Tuesday, December 10, 2013
Does it grab me?
It is often said, these days, that a book must grab the reader on the very first page, if not from the very first line. It is necessary to draw the reader in immediately. It’s true, of course, that some of the greatest books or bestselling books (by no means the same thing) have very memorable opening lines. There are web pages where you can find lists of these, if you are keen. Of course, what one person considers a brilliant opening line or page, another will consider boring. These lists also tend to be rather short, suggesting that many very great books do not, in fact, have particularly memorable opening lines.
I suppose what is being claimed here—if we don’t take the assertion too literally—is that it is important to get the readers’ attention quickly, to make them interested from the beginning. But how early is early? I suspect that if we are ready to decide after the opening line, the first page, or even the first five pages (let’s say) then we may be depriving ourselves of the pleasure of reading a great many good books. Some books—I would suggest rightly and appropriately—begin at a slow pace. Some really good books even remain at a slow pace throughout! Yes, dare I say it: fast and exciting is not the (only) definition of a good read! And we all know that, really, don’t we? Jane Austen remains one of the most popular authors, even today.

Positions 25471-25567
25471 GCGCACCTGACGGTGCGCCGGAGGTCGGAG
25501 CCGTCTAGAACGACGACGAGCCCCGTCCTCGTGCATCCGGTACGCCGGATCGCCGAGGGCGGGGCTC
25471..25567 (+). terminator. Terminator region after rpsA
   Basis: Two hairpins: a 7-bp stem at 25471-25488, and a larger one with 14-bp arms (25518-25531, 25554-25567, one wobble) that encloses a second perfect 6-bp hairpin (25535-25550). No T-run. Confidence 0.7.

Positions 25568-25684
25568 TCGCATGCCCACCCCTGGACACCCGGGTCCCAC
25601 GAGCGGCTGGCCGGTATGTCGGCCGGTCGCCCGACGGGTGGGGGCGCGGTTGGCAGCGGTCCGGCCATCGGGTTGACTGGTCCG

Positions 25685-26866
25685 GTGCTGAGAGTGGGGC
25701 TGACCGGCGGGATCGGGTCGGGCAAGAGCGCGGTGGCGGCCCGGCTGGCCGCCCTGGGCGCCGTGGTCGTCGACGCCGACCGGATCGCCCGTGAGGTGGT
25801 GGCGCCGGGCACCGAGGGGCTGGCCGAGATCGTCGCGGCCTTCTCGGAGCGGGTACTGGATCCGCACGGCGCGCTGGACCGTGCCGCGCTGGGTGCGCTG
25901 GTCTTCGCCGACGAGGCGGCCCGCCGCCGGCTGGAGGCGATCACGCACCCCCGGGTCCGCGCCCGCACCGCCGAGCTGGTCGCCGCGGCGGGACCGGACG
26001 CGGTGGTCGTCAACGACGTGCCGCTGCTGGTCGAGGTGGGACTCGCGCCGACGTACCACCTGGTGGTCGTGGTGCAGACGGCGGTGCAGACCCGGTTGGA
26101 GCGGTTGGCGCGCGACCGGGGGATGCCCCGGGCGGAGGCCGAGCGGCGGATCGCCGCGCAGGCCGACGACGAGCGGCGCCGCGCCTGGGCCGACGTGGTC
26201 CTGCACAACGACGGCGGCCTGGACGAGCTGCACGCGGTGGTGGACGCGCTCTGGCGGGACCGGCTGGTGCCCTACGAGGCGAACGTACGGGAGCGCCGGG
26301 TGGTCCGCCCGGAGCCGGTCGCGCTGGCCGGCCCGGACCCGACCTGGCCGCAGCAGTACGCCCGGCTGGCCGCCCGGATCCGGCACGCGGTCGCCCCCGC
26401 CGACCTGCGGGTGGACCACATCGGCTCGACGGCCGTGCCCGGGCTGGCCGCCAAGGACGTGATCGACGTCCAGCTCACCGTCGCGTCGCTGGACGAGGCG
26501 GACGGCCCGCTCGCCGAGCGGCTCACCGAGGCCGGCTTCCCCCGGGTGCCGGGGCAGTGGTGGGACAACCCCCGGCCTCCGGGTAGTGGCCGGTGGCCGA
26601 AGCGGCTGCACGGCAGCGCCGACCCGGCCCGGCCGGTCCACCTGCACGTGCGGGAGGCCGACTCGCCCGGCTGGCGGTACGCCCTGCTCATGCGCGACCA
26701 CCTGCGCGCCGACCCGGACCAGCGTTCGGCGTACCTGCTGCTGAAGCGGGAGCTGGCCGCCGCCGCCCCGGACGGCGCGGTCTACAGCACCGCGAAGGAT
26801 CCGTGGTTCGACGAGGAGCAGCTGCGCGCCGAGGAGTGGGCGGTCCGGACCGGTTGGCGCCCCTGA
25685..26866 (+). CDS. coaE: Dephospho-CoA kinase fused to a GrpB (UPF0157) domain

So I am generally prepared to give a book twenty or thirty pages before I decide it’s not for me. And it could ‘not be for me’ for a variety of reasons. Perhaps it is not well written; perhaps the story doesn’t interest me; perhaps I don’t like the writing style; perhaps it is too difficult! This cannot be determined, I would suggest, from the first page, let alone the opening line!
Then, of course, there is the other side of the equation: a book may begin brilliantly, but offer nothing in what follows. So, again, I will not decide simply on the basis of the opening line or page that ‘this is for me’, any more than I will decide that it isn’t.
I suspect that our need to be ‘grabbed’ immediately is a further symptom of our society’s need for instant gratification, its quest for a quick fix, and its overall ADHD. We are impatient and we have short attention spans. Sometimes a good book requires patience and a little hard work. A society that lives on tweets and ten second news grabs is unlikely to have the patience to give a book a chance, if the first line doesn’t read like a clever tweet; or if the first scene does not involve big screen action.